Season 5 of the Rocket League Championship Series (RLCS) World Championship will take place in the UK this summer.
After two consecutive events in North America, the Season 5 RLCS World Championship will get underway in The Copper Box Arena in London’s Queen Elizabeth Olympic Park from June 8th to 10th.
The World Championship will feature ten of the world’s best Rocket League teams and a $250,000 prize pool, with what developer Psyonix says will likely be ‘the biggest weekend of RLCS action yet’.
$250,000 is just for the World Championship – the RLCS League has a $500,000 pool.
Tickets are set to go on sale soon.
The #RLCS Season 5 World Championship is heading to Europe!
The Copper Box Arena might not be an obvious choice of venue for esports tournaments in the UK, but it has hosted a few over the years.
In late 2015 it hosted DreamHack London, where Esports News UK interviewed female CSGO side Team Property. The event included Smash Bros, CSGO and Call of Duty competitions plus an expo.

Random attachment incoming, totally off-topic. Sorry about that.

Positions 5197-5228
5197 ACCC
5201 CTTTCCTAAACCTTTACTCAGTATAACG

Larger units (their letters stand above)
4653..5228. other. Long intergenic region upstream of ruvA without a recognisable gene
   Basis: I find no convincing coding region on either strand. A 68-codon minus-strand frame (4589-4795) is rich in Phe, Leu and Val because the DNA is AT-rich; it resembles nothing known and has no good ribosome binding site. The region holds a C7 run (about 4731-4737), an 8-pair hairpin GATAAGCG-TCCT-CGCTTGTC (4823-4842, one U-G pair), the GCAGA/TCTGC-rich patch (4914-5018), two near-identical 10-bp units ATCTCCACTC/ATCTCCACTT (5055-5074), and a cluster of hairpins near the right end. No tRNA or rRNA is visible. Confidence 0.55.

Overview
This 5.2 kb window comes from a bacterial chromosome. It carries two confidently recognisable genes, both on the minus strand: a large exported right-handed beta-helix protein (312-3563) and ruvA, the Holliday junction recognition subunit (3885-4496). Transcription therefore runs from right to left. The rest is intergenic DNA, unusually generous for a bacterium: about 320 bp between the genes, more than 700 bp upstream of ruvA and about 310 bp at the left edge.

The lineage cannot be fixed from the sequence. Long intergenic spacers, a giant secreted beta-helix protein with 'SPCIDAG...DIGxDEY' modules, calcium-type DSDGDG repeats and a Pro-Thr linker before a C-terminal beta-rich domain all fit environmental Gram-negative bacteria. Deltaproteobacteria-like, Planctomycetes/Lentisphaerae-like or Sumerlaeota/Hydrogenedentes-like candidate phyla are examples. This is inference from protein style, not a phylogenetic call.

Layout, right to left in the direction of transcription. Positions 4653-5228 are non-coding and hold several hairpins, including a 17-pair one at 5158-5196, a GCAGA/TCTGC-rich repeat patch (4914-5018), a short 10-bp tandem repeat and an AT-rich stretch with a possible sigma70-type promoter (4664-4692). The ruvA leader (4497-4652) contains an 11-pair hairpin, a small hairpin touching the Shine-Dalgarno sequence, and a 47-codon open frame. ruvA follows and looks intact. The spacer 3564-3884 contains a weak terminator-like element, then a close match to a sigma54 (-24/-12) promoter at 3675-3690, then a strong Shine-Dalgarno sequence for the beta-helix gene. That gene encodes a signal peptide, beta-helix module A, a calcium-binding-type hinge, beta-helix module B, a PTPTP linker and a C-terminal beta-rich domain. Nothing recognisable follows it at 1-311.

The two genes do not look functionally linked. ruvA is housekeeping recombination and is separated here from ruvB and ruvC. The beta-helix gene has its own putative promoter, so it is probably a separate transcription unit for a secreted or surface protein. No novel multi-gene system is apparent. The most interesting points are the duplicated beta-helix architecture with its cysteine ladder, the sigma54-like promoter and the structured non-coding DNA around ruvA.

Then, in December 2017, the Copper Box Arena hosted the Clash Royale Crown Championship finals. While Clash Royale might not be an esports giant in the vein of CSGO or League of Legends, it has many players the world over, and the venue was transformed into an impressive giant game screen.
Rocket League may find an impressive home at the Copper Box Arena.
And the game heading to the UK makes sense. Rocket League has some good talent here, from players to casters, tournaments (like the Gfinity Elite Series) and more.
Earlier this year, Gregan, Team Vitality’s Rocket League and Gfinity esports manager, told us how people understimate UK Rocket League:
— Dominic Sacco (@Dom_Sacco) March 13, 2018
Dom is an award-winning writer who graduated from Bournemouth University with a 2:1 degree in Multi-Media Journalism in 2007.
A keen League of Legends and World of Warcraft player, he has written for a range of publications including GamesTM, Nintendo Official Magazine, industry publication MCV as well as Riot Games and others. He works as full-time content director for the British Esports Association and runs ENUK in his spare time.